While significant advances have been made in the field of polymer memory devices, Scott (2004) and Scott & Bozano (2007) highlighted several performance criteria that needed to be addressed before any new memory technologies would be capable of competing favourably with the current silicon technologies. Polymer memory devices may be able to fulfil the criteria highlighted in the aforementioned papers, and so far there have been demonstrations of devices based on metal nanocluster layers by Ma et al. (2003), Bozano et al. (2004) and Tondelier et al. (2004). The use of gold nanoparticles (encapsulated in organic ligands) in hybrid organic/inorganic memory devices has been demonstrated by Paul et al. (2003) and Kolliopoulou et al. (2003). Möller et al. (2003) showed that the combination of organic materials and silicon diodes can be used to produce a write-once read-many-times (WORM) memory device. Devices with gold nanoparticles embedded in a polymer matrix have also been demonstrated by Ouyang et al. (2005) and Prakash et al. (2006). More recently, C60-based devices have been successfully implemented by Kanwal et al. (2005) and Paul (2007).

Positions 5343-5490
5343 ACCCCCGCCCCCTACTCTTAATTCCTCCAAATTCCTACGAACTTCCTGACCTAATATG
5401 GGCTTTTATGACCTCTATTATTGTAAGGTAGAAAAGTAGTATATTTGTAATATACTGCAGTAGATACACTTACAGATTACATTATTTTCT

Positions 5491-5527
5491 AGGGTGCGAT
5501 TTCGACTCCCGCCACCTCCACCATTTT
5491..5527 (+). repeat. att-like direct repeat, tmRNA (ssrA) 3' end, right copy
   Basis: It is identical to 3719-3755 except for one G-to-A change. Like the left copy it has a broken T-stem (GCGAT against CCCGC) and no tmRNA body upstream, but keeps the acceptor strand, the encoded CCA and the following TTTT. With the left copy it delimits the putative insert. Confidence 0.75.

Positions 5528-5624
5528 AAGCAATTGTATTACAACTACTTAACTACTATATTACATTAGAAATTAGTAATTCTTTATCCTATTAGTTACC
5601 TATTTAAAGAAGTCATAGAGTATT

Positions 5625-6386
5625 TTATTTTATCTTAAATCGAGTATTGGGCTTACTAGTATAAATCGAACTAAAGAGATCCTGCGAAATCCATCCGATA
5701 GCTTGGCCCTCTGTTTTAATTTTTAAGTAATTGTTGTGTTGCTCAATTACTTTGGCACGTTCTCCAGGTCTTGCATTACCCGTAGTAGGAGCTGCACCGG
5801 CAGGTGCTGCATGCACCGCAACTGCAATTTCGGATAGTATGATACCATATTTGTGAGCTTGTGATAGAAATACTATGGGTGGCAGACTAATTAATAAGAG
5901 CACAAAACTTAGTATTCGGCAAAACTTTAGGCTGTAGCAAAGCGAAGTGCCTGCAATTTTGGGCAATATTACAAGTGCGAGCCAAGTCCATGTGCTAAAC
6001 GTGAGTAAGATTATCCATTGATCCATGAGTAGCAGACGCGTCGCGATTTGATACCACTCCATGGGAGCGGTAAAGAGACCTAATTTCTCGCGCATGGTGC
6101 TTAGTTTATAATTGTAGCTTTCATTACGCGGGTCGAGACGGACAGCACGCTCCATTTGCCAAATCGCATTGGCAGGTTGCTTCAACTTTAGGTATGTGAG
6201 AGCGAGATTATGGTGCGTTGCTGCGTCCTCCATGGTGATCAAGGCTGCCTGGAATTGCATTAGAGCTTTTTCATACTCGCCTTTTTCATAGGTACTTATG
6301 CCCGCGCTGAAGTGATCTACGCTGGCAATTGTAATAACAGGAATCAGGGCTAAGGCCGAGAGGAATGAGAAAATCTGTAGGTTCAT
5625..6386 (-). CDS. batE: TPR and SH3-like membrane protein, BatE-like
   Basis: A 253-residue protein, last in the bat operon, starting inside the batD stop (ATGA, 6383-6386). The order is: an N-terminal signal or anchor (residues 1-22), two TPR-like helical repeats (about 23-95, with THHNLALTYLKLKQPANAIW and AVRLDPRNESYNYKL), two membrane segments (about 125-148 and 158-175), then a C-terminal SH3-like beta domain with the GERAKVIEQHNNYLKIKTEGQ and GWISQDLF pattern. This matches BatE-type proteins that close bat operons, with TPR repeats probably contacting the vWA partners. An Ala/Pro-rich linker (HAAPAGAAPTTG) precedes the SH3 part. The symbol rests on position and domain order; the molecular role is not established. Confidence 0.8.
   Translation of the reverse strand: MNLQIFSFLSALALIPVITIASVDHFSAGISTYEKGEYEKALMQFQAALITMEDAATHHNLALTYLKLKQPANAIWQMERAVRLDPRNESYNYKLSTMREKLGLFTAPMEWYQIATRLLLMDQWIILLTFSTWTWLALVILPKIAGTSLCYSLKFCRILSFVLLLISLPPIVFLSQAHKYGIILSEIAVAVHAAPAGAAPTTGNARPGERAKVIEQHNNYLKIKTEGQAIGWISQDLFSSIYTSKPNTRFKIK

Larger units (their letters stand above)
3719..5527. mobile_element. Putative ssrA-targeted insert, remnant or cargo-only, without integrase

Albeit there have been a number of demonstrations of polymer and nanoparticle blends in emerging electrical memory devices, their working principle is not as yet very clear. For example, Ouyang et al. (2005) have investigated the memory mechanism in devices in which the active layer is a polymer film consisting of small organic molecules and metal nanoparticles. In this case the memory effect is attributed to electric field-induced charge transfer between the metal nanoparticles and the small organic molecules. Segui et al. (1976) and Henish & Smith (1974) suggested that the switching mechanism (i.e. between the two conductivity states) in their devices is due to the formation of conductive filaments between the top and bottom metal electrodes. There are also a number of reports in which charge transfer between nanoparticles and small organic molecules has been suggested as the cause for the bistability in polymer memory devices (Kolliopoulou et al. 2003; Möller et al. 2003; Paul et al. 2003; Kanwal et al. 2005; Ouyang et al. 2005; Prakash et al. 2006; Paul 2007). For other types of polymer memory devices, the switching mechanism is attributed to chemical rearrangement, conformational change or isomerization. For example, it has been suggested that a conformational change occurs in a ferroelectric polymer (Wang et al. 2003; Scott & Bozano 2007). In addition, from work on polymer and ionic complexes (Krieger et al. 2001; Verbakel et al. 2006), a switching mechanism is proposed on the basis of structural electronic instability of one-dimensional molecular systems, which is caused by the displacement of atoms or molecules by the application of an external electric field.